The Perils of Gloucester
By Bradley Bagshaw
Clyde Hill Publishing, 2018
Reviewed by William L. Downing
From the King County Bar Association Bar Bulletin, August 2018
When an author in his mid-60s publishes his debut novel, you can be pretty sure he’s writing from experience and not library research. Bradley Bagshaw’s Georges Bank is a work of historical fiction set in the 19th Century with three primary venues — the north Atlantic Ocean, the courtroom and a lively brothel. Bagshaw is clearly at home and in command in at least two of these three milieus. The engaging tale he spins is centered on the docks of Gloucester, Massachusetts, where the fishing fleet ties up.
From there it reaches onto the high seas where the men do daily battle with the elements and back into the town where they live and love. Dangers abound on land and at sea, but, with the author’s practiced hand at the tiller, the story never gets blown off course.
A century after this story is set, Bagshaw happened to grow up in Gloucester, spending much of his youth in sailboats and on the docks. With a successful career as a litigator with Seattle’s Helsell Fetterman firm behind him, he now speaks with authority and insight on matters both nautical and legal.
Part seafaring tale, part romance and part courtroom drama, the book weaves the three genres together smoothly and successfully. Ray Stevens, a steady fisherman from an established seafaring family, unexpectedly falls for Maggie O’Grady — a recent Irish immigrant whom we watch evolve from Beacon Hill maid to bawdy house madam to amateur historian, astronomer and women’s rights advocate.
Steady as he goes, Ray can’t manage to avoid the gales that seem to blow up every third chapter or so. When there’s a “full-blown williwaw” and the seas get steep, spars will splinter, the tops’l may fall and anchor lines part. Ray navigates safely through it all, looking out for his crew just as Maggie looks out for hers at Fannies.
As accurately recounted, thousands of 19th-Century Gloucestermen met their deaths in pursuit of the cod on Georges Bank. The harrowing descriptions of storm-tossed schooners will leave readers feeling their hearts pumping and the salt drying on their skin.
Besides the natural perils, the working men and women of Gloucester were confronted by the greed and harshness of those moneyed interests that controlled their lives. The same laxness of law that permitted prostitution and corruption also enabled shipowners and insurance companies to cruelly take advantage of the fishermen and their families. Standing up to these two chief villains of the book, Maggie and Ray are soon having to brave the squalls of the legal system.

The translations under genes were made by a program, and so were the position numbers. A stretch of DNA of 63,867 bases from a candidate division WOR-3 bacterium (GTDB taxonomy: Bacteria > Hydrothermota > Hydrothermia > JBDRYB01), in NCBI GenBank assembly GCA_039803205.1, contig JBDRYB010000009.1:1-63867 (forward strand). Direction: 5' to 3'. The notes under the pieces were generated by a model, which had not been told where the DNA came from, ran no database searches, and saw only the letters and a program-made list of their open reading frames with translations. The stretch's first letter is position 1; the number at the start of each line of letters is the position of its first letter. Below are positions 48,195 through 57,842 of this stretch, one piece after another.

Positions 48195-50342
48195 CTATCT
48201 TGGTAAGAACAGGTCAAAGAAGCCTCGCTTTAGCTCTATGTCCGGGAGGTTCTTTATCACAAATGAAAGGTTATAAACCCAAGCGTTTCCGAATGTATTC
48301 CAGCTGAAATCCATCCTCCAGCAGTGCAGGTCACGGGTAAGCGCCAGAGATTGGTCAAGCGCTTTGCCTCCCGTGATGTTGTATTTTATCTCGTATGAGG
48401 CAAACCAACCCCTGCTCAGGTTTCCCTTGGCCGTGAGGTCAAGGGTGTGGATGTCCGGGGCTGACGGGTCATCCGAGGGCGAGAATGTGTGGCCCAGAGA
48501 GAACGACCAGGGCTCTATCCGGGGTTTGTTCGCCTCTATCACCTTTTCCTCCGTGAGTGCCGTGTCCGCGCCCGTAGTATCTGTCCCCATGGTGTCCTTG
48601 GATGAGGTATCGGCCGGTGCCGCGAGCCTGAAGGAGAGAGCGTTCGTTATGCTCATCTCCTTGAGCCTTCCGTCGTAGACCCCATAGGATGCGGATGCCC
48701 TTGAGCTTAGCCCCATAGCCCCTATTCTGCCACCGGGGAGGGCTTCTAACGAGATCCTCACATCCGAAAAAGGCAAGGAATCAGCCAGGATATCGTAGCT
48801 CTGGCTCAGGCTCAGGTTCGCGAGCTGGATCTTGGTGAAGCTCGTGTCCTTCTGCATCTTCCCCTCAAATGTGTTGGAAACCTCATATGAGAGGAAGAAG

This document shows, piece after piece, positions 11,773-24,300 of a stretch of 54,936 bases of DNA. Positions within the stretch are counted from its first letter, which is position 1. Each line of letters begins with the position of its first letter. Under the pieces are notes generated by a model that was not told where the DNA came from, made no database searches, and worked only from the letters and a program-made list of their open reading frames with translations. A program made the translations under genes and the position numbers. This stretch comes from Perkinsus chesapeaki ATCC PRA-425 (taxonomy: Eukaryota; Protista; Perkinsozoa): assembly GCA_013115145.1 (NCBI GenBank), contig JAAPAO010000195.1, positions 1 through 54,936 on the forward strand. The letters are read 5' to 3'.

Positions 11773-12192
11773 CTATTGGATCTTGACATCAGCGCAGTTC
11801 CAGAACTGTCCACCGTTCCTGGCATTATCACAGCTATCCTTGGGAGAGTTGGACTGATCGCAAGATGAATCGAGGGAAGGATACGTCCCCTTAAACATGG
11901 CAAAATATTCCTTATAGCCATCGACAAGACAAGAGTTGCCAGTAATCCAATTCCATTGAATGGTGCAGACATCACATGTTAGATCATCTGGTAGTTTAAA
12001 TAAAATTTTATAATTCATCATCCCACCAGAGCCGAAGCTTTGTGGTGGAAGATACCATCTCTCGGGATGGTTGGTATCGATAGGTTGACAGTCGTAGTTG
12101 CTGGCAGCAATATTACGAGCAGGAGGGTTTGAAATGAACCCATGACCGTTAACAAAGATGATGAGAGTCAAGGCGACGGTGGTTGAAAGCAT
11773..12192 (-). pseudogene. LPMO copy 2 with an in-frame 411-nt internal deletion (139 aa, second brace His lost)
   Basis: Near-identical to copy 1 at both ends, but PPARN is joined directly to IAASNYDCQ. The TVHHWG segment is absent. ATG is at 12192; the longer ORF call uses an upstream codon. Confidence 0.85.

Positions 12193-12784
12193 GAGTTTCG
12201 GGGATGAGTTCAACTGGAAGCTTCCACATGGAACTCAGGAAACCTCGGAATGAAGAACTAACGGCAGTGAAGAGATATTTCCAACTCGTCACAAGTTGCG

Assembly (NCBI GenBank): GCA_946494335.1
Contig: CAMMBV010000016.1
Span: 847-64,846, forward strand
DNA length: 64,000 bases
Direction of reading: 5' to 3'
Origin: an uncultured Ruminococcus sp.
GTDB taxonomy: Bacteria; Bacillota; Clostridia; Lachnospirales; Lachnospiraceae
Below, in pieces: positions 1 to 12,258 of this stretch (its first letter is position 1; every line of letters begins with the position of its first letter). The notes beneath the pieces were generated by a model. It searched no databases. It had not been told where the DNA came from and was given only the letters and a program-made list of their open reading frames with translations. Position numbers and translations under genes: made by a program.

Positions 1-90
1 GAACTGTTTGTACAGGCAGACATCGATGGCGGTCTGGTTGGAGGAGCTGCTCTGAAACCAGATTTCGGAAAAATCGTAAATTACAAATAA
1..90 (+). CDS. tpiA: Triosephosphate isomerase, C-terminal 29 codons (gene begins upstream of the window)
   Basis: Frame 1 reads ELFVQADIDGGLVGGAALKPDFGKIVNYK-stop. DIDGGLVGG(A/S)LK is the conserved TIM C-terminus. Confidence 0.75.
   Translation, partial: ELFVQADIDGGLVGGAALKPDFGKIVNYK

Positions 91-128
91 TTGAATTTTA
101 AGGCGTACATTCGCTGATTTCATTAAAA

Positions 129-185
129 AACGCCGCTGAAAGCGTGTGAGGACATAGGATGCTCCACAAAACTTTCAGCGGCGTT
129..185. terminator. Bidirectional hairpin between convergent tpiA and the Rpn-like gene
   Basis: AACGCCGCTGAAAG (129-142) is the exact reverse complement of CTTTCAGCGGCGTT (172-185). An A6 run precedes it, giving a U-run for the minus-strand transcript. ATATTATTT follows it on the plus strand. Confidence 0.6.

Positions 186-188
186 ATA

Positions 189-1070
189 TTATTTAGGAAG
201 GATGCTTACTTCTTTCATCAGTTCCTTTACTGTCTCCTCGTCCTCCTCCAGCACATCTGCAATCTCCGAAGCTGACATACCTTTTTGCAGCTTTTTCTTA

These confrontations lead to a tense family law negotiation session and a jury trial on a wrongful death claim. The negotiation is particularly satisfying as a party who thinks his position is one of strength finds himself gaffed and filleted by the better-prepared lawyer.
It may be that one of the villains has redeeming attributes — he stands up straight and he helps with young Maggie’s education — but he also has “the pallid complexion of a man who rarely faced the sun or a fair breeze.” In other words, he has not developed the courage and decency of the fisherfolk.
When two town fishermen are washed overboard, their widows sue the boat owner alleging the vessel was unseaworthy. Procedural intricacies of jurisdiction and remedies play a key role, but are delivered in a clear way that always advances the narrative.
It’s no knock on the author to point out that less of his life has been spent in brothels than on decks and at counsel tables. The levels of virtue and discourse inside the house of ill repute may run at an uncommonly high tide, but this all serves to propel the story forward at a lively pace.
Just as nutritional health is served by the work of the brave harvesters of the sea, societal health benefits when those with the gold don’t get to make all the rules. While our system of governance remains a work in progress, the examples of Maggie and Ray show the time-tested wisdom of treating their respective crews as they themselves would wish to be treated.
As it is said of the unsinkable Maggie, she always “did her best to embrace them all.”
History News Network
What Was Life Like in a 19th Century Fishing Village in Massachusetts?
A review of Georges Bank and author interview by Robin Lindley